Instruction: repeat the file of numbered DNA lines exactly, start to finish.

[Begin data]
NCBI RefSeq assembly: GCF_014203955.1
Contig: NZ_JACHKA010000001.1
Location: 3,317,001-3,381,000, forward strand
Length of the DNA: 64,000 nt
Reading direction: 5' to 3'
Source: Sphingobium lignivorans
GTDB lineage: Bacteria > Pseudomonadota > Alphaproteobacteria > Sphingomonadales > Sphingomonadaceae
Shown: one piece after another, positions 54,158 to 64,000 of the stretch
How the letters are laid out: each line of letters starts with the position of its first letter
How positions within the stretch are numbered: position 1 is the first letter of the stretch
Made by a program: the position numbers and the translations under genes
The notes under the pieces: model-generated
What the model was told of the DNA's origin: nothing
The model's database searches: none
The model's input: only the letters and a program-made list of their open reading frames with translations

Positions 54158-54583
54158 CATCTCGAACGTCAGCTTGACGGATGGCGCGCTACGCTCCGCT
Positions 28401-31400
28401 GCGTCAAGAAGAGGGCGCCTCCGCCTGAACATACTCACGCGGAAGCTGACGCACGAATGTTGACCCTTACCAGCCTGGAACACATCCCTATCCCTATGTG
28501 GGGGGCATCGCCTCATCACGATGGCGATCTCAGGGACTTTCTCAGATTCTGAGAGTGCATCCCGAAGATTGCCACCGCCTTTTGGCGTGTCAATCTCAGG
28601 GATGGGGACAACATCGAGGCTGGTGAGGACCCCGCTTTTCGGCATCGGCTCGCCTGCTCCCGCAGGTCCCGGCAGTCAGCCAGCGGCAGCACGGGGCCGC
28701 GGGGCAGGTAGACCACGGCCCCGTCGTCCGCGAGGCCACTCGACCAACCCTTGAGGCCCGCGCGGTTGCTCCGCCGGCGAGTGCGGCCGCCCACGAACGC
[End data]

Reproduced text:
NCBI RefSeq assembly: GCF_014203955.1
Contig: NZ_JACHKA010000001.1
Location: 3,317,001-3,381,000, forward strand
Length of the DNA: 64,000 nt
Reading direction: 5' to 3'
Source: Sphingobium lignivorans
GTDB lineage: Bacteria > Pseudomonadota > Alphaproteobacteria > Sphingomonadales > Sphingomonadaceae
Shown: one piece after another, positions 54,158 to 64,000 of the stretch
How the letters are laid out: each line of letters starts with the position of its first letter
How positions within the stretch are numbered: position 1 is the first letter of the stretch
Made by a program: the position numbers and the translations under genes
The notes under the pieces: model-generated
What the model was told of the DNA's origin: nothing
The model's database searches: none
The model's input: only the letters and a program-made list of their open reading frames with translations

Positions 54158-54583
54158 CATCTCGAACGTCAGCTTGACGGATGGCGCGCTACGCTCCGCT
Positions 28401-31400
28401 GCGTCAAGAAGAGGGCGCCTCCGCCTGAACATACTCACGCGGAAGCTGACGCACGAATGTTGACCCTTACCAGCCTGGAACACATCCCTATCCCTATGTG
28501 GGGGGCATCGCCTCATCACGATGGCGATCTCAGGGACTTTCTCAGATTCTGAGAGTGCATCCCGAAGATTGCCACCGCCTTTTGGCGTGTCAATCTCAGG
28601 GATGGGGACAACATCGAGGCTGGTGAGGACCCCGCTTTTCGGCATCGGCTCGCCTGCTCCCGCAGGTCCCGGCAGTCAGCCAGCGGCAGCACGGGGCCGC
28701 GGGGCAGGTAGACCACGGCCCCGTCGTCCGCGAGGCCACTCGACCAACCCTTGAGGCCCGCGCGGTTGCTCCGCCGGCGAGTGCGGCCGCCCACGAACGC